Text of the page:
Friday 8 July 2016
Lost And Bound
Japan 1992 Directed by Ryû Murakami
Region 2 DVD
Warning: Slight spoilers in here...
or at least an indication of a lack of them.
Tokyo Decadence is written and directed by Japanese novelist Ryû Murakami and based on some of the short stories from one of his collections. I’ve not read any of this guys books (who I believe is no relation to famous novelist Haruki Murakami, who I like a lot) other than one by him called In The Miso Soup. I remember that book being quite raw in terms of its subject matter and, because of this, I guess I was expecting a little more edge to Tokyo Decadence than I found.
My prime reason for wanting to see this movie... asides from the obviously raunchy sexual content implied by both the title and the cover art... is because the film stars Miho Nikaido as the main protagonist. Miho Nikaido is, or possibly was (I’m never quite sure) the wife, or possibly just long term girlfriend, of my favourite living director Hal Hartley. I used to watch her in Hartley films such as Flirt (the first one I saw her in at a London Film Festival screening some years ago), The Book Of Life and Henry Fool (among others). She’s always been an actress whose work I respect, admittedly due to her being in films I love so much, and I knew that, if nothing else, she would certainly be able to carry whatever film she starred in, if necessary.
Here she plays Ai, a prostitute who specialises in aspects of BDSM... what used to be called good old S and M when I was a kid. Indeed, the madam who arranges her clients, along with the other girls working the same profession, refers to their clients as either wanting an S person or an M person... meaning they want to hire a sadist or a masochist (or top or bottom as they are known over here). All the girls switch between either role and the very first pre-credits scene of the movie is, in fact, the most intriguing...
We see Ai tied to a leather, adjustable chair. She is then, much to her anxiety, injected with something by her client. Once that is done she is blindfolded and gagged and then the man she is with does something to her off-camera, after taking his upthrust foot in his hand. We cut to a close up of Nikaido’s face as the blindfold and gag are taken away from her and we see her glazed and possibly uncomprehending expression as the shot is held and she discovers the reality of her situation, which is...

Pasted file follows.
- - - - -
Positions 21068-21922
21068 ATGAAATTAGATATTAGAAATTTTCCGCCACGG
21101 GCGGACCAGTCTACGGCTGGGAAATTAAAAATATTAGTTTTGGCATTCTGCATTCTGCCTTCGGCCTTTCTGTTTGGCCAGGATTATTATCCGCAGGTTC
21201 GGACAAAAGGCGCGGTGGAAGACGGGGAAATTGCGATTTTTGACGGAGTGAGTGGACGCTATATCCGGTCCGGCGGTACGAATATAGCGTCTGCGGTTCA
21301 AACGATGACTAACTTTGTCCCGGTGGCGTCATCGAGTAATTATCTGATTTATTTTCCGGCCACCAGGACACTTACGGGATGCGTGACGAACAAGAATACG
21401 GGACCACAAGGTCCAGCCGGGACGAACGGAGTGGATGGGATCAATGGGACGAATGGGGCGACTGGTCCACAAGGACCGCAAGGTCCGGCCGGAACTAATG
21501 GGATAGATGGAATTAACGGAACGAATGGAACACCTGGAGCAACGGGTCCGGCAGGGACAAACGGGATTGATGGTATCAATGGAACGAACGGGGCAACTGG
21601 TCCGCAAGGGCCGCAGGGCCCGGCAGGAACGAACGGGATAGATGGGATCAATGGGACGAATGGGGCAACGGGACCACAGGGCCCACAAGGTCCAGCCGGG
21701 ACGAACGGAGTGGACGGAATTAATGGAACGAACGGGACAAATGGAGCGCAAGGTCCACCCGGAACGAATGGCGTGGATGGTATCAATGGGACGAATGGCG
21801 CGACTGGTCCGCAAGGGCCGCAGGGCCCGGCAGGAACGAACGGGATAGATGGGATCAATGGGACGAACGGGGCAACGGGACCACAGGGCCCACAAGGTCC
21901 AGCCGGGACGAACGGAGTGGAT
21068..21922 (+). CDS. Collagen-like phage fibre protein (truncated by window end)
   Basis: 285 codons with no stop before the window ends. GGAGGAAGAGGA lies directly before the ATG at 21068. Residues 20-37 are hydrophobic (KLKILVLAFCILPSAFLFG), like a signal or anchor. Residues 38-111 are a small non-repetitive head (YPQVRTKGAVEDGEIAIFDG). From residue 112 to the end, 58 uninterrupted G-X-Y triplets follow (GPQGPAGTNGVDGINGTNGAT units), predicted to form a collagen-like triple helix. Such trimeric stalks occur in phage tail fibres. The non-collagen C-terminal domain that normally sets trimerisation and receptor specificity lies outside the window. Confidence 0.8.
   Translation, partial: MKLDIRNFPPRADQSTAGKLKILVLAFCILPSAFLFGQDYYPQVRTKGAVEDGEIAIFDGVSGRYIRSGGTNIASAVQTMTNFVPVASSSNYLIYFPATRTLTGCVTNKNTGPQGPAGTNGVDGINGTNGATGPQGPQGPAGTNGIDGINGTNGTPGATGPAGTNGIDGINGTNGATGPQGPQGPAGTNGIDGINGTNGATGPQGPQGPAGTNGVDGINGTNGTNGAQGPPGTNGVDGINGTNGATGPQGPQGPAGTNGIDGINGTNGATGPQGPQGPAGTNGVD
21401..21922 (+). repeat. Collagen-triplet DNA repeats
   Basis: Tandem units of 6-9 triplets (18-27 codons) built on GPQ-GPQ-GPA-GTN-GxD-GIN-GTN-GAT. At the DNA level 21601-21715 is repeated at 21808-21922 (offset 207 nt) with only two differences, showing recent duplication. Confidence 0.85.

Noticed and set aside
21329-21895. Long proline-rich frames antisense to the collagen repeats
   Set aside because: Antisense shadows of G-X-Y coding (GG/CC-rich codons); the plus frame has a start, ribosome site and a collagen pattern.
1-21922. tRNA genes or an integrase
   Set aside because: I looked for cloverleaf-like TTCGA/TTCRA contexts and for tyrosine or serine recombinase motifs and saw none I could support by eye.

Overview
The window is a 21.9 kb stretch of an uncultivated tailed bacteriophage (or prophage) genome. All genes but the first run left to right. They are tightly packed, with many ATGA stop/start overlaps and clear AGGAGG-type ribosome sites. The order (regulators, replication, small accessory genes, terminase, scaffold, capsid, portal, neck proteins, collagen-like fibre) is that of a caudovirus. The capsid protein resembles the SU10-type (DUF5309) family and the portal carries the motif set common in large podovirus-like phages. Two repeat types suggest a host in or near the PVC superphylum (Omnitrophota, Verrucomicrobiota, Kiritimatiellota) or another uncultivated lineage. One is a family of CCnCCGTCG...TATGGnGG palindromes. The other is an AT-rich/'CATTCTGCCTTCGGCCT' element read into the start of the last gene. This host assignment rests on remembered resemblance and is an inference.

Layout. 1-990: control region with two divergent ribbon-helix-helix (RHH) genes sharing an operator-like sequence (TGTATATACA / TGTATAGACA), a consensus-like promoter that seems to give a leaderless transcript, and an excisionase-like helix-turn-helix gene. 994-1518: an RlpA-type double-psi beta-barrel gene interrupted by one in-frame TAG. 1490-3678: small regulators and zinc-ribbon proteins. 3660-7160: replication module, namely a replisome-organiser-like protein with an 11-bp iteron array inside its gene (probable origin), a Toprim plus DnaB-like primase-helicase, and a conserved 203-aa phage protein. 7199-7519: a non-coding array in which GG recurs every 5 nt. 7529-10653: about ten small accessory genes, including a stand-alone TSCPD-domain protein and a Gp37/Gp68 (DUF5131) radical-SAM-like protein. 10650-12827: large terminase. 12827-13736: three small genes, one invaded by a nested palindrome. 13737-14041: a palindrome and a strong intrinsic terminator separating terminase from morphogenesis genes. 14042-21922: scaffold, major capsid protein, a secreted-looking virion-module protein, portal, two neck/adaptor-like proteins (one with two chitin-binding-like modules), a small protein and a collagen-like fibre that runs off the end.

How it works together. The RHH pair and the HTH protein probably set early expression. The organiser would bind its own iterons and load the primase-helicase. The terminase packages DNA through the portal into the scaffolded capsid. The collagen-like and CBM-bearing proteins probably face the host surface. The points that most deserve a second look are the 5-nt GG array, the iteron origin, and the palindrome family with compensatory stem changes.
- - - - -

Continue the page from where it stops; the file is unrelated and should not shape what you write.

Okay, this is where it gets kinda strange as far as I’m concerned because the film then cuts to the opening credits sequence of Ai travelling the Tokyo streets. Since the tension created so skillfully in that first sequence was ratcheted up to an almost unbearable level, my immediate reaction to this was... oh, okay, so the rest of the film must be in flashback leading up to this moment and they’re going to reveal what happened at the end of the picture. Which is one of the main things that kept me interested in the film, to be honest.
Okay... I’ll come back to this a little later.
The shots of Ai travelling the streets of Tokyo at night in this are little visual gems of clinical menace, it has to be said. Everything seems blue lit and claustrophobic, the camera taking in the panorama as Ai silently observes the oppressive urban culture around her. It actually got me thinking, as I was watching, of the early cinema of David Cronenberg in the way it evokes a blue and washed out sense of hopelessness and, I have to say, that whatever else you might conclude about this film, you’d have to admit that it is, at least, deeply expressionistic in places.